‘Plateau, Not Peak’
At the heart of the BP Outlook are assumptions about future growth in global gross domestic product and energy demand. It predicted world GDP will more than double by 2040, reflecting more prosperity in quickly growing emerging economies and the lifting of more than 2.5 billion people from poverty. That economic growth is generally in line with past GDP increases, it noted. As GDP grows, global energy demand will increase by about one-third over the coming 25 years, BP forecast.
“Nobody expects oil demand to grow very rapidly in the next 25 years, nobody expects it to decline very rapidly over the next 25 years,” said Spencer Dale, BP’s group chief economist. BP projected demand growth will slow in later years of its Outlook, but in terms of a demand peak, Dale advised, “Think plateau, not peak.”
That’s partly because Dale does not foresee substantial downward pressure on future transportation-fuel consumption because of hybrid and all-electric vehicle sales – he dismissed the possibility of “carmageddon.” BP estimated that by 2040, the number of electric vehicles on the road will reach 300 million, out of about 2 billion cars, and around 30 percent of passenger car miles will be powered by electricity. However, BP’s Outlook does take into account slowing growth in vehicle-fuel demand, and even includes a scenario for a ban on internal combustion engines.
Dale posited a future course for the industry with all new investment in oil exploration and production eliminated, where world production would decline about 3 percent annually. In that scenario, global oil production would fall to about 45 million barrels per day by 2040.
“Under almost any scenario that I’ve seen and even though it’s entirely consistent with (holding climate change) to 2 degrees C, entirely consistent with electric cars taking on far, far greater proportions than almost anybody else is predicting, the world will still consume enormous amounts of oil in 2040. And importantly, the world will need huge investments in oil over the next 20 to 30 years if we’re going to make sure that we can provide as little as 80 million barrels a day in 2040,” Dale commented.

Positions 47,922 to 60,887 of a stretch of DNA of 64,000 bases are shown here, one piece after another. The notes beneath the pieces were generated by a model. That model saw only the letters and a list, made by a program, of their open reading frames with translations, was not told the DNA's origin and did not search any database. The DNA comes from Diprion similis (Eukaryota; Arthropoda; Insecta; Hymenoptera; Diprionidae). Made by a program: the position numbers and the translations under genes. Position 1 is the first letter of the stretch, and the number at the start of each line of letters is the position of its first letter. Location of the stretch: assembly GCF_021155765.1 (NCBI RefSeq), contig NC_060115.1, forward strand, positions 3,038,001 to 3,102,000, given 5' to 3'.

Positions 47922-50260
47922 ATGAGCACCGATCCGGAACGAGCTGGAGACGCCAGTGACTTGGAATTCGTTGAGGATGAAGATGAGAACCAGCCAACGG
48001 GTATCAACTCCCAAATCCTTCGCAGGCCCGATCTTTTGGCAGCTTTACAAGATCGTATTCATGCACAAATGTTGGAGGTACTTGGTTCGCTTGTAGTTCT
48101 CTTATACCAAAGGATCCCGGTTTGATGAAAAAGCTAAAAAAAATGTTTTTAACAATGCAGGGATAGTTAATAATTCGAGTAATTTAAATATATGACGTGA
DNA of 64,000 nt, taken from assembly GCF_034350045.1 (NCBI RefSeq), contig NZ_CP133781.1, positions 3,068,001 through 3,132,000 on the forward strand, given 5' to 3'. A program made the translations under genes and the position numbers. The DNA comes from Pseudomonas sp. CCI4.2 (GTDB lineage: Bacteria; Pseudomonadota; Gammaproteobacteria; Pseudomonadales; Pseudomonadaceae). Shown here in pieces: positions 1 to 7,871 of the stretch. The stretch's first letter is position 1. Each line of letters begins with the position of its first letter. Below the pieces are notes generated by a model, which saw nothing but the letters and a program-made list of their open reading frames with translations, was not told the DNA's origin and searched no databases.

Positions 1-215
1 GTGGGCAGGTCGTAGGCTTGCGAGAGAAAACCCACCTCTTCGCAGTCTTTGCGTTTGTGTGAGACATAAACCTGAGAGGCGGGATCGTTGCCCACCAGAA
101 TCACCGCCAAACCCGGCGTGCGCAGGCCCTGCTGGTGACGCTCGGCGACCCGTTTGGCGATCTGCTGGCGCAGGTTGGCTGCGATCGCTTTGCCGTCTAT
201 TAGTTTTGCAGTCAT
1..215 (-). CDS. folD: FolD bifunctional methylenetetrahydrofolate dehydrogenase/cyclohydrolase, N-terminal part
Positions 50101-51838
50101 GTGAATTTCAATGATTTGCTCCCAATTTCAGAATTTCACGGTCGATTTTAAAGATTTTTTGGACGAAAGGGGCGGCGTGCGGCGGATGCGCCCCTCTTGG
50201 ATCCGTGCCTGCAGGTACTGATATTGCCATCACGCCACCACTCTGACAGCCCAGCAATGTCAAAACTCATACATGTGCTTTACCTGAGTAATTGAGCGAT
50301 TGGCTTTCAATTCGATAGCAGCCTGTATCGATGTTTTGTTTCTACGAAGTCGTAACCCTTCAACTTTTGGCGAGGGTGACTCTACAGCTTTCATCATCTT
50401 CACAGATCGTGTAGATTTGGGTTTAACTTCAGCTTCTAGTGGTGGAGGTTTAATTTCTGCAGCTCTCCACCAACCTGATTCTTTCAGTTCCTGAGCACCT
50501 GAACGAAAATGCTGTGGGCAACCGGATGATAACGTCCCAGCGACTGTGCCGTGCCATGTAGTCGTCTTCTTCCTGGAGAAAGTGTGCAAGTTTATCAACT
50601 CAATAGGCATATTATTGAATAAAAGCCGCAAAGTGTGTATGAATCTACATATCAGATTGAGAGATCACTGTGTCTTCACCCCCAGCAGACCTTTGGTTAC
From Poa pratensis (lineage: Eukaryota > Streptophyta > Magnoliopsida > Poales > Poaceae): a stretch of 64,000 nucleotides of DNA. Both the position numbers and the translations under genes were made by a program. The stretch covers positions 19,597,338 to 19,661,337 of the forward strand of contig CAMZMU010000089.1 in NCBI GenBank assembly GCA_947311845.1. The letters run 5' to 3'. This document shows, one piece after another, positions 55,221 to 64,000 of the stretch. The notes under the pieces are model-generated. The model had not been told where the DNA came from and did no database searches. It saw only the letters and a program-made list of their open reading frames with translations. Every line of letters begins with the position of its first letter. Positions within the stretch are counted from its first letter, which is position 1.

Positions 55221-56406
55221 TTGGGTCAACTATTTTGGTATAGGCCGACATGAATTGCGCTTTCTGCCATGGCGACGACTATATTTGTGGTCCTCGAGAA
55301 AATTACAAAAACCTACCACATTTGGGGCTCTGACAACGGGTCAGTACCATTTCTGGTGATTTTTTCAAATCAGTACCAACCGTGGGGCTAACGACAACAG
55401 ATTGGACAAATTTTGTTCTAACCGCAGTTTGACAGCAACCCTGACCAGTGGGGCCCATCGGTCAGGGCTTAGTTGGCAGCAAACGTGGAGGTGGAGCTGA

“Remember, if we don’t carry on investing, that will go down to as little as 40 (million barrels a day) or so. And that, under almost any scenario, is far, far less than the world will need,” he said. “And so, the message from here is the world needs significant amounts of new investment in oil for many decades to come.”
Natural Gas Demand and Production
The future appears even stronger for natural gas production and consumption in the BP Outlook. World demand for gas will likely grow faster than for either oil or coal, increasing at 1.6 percent per year, “with its share in primary energy overtaking coal and converging on oil by the end of the Outlook,” BP noted.
“From a growth perspective, natural gas actually has a more favorable picture going forward. We need to keep exploring for and finding gas – natural gas is a pretty robust part of the future we see,” said Deloitte’s Slaughter.
Future natural gas demand benefits from a projected increase in gas used for power plants, offsetting declines in hydroelectric and nuclear power in overall share of energy sourcing, and from a preference for gas over coal in decarbonization. In the BP Outlook’s base case, global LNG supplies more than double to 2040, with about 40 percent of the expansion coming over the next five years.
“People have often referred to natural gas as a bridge fuel, but I think it’s part of the ultimate plan. So it’s a destination fuel, not just a bridge fuel,” England said.
The future for natural gas production looks promising, according to Rystad Energy, a Norwegian energy research and business intelligence company.
“Shale gas production in North America is estimated to continue its growth into the future, driving overall increase in gas volumes in the country amid forecasted declines in conventional onshore and offshore output,” Rystad Energy noted in its Exploration & Production Newsletter in August.